Page 2653 - Week 09 - Tuesday, 25 September 2007

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“Look, it’s too awful. No-one would ever want to come and see a film about trafficking and sexual servitude.”

The people who went to see the film last night, and the other people in Canberra who will see it in commercial release in the next week or so, will realise that even though this is a dreadful, hideous topic—a topic that deals with the way that women particularly are treated with such brutality—it is done in such a sensitive way that, although it is moving and arresting, and many people left the cinema in tears last night, it is not done in such a confronting way that people cannot think about the issues.

Last night was extraordinarily successful. We were privileged to have in our presence representatives of the Stop the Traffic project, which is now a worldwide project that deals with all manner of trafficking of persons. In particular, we were privileged to have present independent filmmaker Dee McLachlan, whose initiative this was, who conceived of the idea, wrote the script, directed the film and, with a group of very committed people who have gone without for quite some time, put together a stunning film. I would also like to commend the work of John L Simpson, who has taken on the task of making sure that this film is distributed, at personal cost to himself by mortgaging his own home.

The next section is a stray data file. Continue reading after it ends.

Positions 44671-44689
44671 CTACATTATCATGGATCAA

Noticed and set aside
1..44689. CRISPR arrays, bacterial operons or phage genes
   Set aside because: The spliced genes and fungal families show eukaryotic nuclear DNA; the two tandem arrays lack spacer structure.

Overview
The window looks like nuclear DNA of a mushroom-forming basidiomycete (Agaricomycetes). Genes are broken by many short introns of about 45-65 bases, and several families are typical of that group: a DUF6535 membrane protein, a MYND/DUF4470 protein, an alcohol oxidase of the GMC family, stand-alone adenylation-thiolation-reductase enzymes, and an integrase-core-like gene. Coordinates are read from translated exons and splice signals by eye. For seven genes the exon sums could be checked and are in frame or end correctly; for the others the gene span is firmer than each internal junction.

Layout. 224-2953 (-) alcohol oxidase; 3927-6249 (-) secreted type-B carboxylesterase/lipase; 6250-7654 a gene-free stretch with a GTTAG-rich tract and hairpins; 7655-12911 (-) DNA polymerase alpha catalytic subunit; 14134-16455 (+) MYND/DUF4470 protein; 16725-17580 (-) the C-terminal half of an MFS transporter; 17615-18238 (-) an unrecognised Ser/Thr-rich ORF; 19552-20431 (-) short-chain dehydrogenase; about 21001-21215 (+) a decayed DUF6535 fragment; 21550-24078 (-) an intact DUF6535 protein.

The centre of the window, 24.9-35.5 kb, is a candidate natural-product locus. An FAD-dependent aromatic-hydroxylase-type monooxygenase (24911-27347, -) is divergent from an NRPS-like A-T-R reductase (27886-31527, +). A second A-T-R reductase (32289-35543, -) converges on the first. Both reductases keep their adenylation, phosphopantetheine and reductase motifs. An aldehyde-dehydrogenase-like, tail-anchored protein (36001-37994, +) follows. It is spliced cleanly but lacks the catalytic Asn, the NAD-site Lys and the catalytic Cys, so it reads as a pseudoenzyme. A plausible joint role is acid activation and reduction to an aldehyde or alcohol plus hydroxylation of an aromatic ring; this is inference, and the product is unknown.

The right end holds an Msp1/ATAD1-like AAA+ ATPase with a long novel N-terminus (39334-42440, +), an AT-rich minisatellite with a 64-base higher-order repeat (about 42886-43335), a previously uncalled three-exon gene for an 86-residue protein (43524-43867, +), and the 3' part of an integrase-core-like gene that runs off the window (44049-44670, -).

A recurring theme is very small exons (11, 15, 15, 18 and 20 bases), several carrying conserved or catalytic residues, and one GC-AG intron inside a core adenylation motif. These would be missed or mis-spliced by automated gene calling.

I would also like to thank those people who contributed to making last night a success—Craig and the other staff at the Dendy, and my own staff who worked very hard to ensure that this issue was publicly and widely distributed. Most of all, I would like to thank the members of the Canberra community—a very diverse group of people, and not the usual suspects—who came along to find out about this really important issue, and those people who contributed to the collection that was taken up for Project Respect in Melbourne and the Anti-Trafficking Project in Sydney.

I commend the movie to anyone who has an interest in this matter or has an interest in ensuring that Australia really is the lucky country. There are things that you can do as individuals, perhaps by donating to those two organisations, Project Respect and the Anti-Trafficking Project, and by supporting the work of Stop the Traffic.

Question resolved in the affirmative.

The Assembly adjourned at 4.48 pm.

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